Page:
In the ‘day of the dinosaurs’, we had what was called ‘Record Day’, usually on a Wednesday, when all the promo record guys would line up outside my office, and wait for their chance to pitch their new product. It was what would be considered an archaic way to do things nowadays, but I sometimes wonder if the current email, WAV, MP3 tracking system really works; back then the promo person got to stand there as you put the new tune on a turntable, and they got the chance to dance around and get you excited about their latest passion. It was also an opportunity to receive a WHOLE album, and maybe find another gem on there that wasn’t the single release. Cover art was just as important as the product, not to mention liner notes that told of who played, produced and backed the product. 

 

Canadian Blast at MIDEM Saidah Baba Talibah Style!

Cover Feb 11, 2011

by Natasha Slinko

Saidah  - Happy & Fortunate

Baba  -  Born on Thursday 

Talibah – Seeker After Knowledge

 A unique and beautiful name for a strong, beautiful and talented artist.  Saidah Baba Talibah is the real deal and she totally rocked the house at Morrisons Irish Pub for the Canadian Blast show this January during the MIDEM 2011 Conference in Cannes, France.  Saidah has an energy about her that just pulls you in, makes you smile and then grin ear to ear, and then makes you want to just get up and dance.   She has a powerhouse of a voice that just doesn’t stop and a stage presence that connects with you in the most powerful of ways.  Backup by musicians  Alex McMaster - cello, Donna Grantis - guitar, Rob Teeham - Sousaphone, Roger Travassos - drums and Hill Kourkoutis - keys it was an incredible sound.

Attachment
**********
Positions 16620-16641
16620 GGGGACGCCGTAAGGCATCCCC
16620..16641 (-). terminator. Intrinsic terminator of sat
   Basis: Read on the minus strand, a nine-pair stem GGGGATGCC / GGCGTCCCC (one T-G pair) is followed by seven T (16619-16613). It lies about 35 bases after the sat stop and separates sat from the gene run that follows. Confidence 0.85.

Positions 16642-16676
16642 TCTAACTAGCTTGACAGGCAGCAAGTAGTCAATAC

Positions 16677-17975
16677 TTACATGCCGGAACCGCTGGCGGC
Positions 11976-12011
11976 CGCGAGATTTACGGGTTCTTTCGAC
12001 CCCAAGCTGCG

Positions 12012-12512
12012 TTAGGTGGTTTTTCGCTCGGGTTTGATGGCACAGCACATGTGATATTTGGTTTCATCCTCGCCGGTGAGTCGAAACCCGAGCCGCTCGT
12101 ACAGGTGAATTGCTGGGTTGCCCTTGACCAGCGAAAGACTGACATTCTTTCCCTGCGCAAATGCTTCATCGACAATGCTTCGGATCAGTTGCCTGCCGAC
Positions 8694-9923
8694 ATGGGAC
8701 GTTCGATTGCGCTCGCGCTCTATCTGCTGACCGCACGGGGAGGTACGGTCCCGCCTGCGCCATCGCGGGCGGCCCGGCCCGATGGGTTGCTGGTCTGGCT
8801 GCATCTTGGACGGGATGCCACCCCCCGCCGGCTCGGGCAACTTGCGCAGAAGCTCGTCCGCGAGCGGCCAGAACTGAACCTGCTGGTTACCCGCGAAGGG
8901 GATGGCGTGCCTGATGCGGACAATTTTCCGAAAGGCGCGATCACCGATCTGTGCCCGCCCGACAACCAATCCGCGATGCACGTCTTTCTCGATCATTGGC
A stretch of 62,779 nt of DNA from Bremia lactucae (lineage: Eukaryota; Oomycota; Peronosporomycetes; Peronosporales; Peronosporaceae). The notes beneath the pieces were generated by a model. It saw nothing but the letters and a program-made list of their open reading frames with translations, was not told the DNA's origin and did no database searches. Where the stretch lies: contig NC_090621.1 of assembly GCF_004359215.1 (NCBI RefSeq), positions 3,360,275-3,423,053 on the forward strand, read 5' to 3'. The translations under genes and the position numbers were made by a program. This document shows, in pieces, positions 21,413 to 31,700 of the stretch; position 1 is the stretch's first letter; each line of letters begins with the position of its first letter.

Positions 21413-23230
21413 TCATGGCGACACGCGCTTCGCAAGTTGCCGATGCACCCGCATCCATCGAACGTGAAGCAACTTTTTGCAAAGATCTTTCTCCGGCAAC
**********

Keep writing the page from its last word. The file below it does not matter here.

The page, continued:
The Stool

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by Keith Bradford

 

You should always open your show with an up-tempo song with a lot of movement on stage.